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Holiday Lights Gone Out? There’s a Recycling Program for That

Green up your holiday season by recycling old lights instead of trashing them.

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When the glow goes from your holiday lights, don’t chuck them in the trash can; look for a program that recycles them — or better yet, a program that pays you to recycle them. Then, you can use your cash to buy new LED holiday lights, which can use 90% less energy than incandescent holiday lights.

Here a few of the light-recycling programs we found:

  • Minnesota’s Recycle Your Holidays program takes old holiday lights at 400 sites (and it’s happy to help you set up a collection point in your neighborhood). Vocational center workers with developmental disabilities disassemble the lights and the parts get recycled.
  • When you recycle a string of old holiday lights at one of Crown-ACE Hardware’s 17 stores in California, you get a $5 gift certificate redeemable toward a minimum $20 purchase of new holiday lights.
  • StLouisGreen.com wants to collect 50,000 pounds of holiday lights to recycle and plans to donate a portion of the proceeds to Operation Food Search to feed the hungry. Drop off at Wal-Marts in St. Louis and Illinois.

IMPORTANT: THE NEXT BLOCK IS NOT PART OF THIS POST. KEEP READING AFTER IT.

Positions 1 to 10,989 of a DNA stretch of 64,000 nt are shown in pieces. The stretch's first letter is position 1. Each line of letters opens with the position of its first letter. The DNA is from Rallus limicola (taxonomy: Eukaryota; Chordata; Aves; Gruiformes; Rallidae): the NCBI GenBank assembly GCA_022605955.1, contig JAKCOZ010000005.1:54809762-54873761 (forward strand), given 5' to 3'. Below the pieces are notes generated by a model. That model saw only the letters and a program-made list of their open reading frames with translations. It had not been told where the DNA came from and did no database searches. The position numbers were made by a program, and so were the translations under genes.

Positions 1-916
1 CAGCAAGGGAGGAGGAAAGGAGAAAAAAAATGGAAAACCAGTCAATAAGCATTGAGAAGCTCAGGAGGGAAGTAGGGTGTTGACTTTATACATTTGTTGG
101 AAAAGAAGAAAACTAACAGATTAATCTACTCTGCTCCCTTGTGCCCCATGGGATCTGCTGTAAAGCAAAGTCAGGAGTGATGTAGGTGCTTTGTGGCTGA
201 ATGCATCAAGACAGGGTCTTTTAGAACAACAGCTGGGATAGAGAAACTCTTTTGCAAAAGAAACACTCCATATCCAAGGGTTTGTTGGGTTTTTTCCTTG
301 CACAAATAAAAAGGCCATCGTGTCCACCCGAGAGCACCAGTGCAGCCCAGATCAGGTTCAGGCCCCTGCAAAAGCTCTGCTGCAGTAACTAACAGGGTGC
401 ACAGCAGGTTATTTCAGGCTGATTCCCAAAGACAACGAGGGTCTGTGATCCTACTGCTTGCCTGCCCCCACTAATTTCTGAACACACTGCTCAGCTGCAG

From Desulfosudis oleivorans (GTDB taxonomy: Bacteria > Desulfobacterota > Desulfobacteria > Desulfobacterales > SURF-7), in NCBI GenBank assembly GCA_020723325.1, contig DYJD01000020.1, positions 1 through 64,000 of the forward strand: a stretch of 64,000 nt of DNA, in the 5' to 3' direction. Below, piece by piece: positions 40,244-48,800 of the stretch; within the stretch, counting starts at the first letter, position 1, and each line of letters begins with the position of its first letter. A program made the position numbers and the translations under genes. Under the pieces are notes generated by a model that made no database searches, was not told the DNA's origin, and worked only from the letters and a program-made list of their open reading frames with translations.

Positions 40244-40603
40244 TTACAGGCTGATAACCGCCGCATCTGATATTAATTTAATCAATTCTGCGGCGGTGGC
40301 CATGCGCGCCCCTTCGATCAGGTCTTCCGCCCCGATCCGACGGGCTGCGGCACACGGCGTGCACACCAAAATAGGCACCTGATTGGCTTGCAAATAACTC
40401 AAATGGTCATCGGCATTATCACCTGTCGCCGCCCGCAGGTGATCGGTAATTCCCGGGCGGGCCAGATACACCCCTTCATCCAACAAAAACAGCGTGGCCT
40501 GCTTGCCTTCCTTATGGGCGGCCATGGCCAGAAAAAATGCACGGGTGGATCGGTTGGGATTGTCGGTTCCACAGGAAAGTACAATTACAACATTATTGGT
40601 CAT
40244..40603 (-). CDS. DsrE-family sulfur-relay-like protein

• Elgin Recycling partners with over three dozen Illinois cities including Wheaton, Evanston, and Lombard to collect holiday lights and extension cords. Elgin strips the materials and recycles the copper and plastic parts.
  • Lowe’s home stores offer a convenient receptacle to drop off your old holiday lights for recycling, though it’s not offering any rebates or coupons.
  • If you don’t have a local holiday light recycling program, you can ship your lights to HolidayLEDs.com, which will send you a coupon good for a 25% discount on the LED holiday light sets it sells.

What other programs are you aware of? Please share! How likely are you to recycle your holiday lights?

Dona-DeZube Dona DeZube

has been writing about real estate for more than two decades. She lives in a suburban Baltimore Midcentury modest home on a 3-acre lot shared with possums, raccoons, foxes, a herd of deer, and her blue-tick hound. Follow Dona on Google+.

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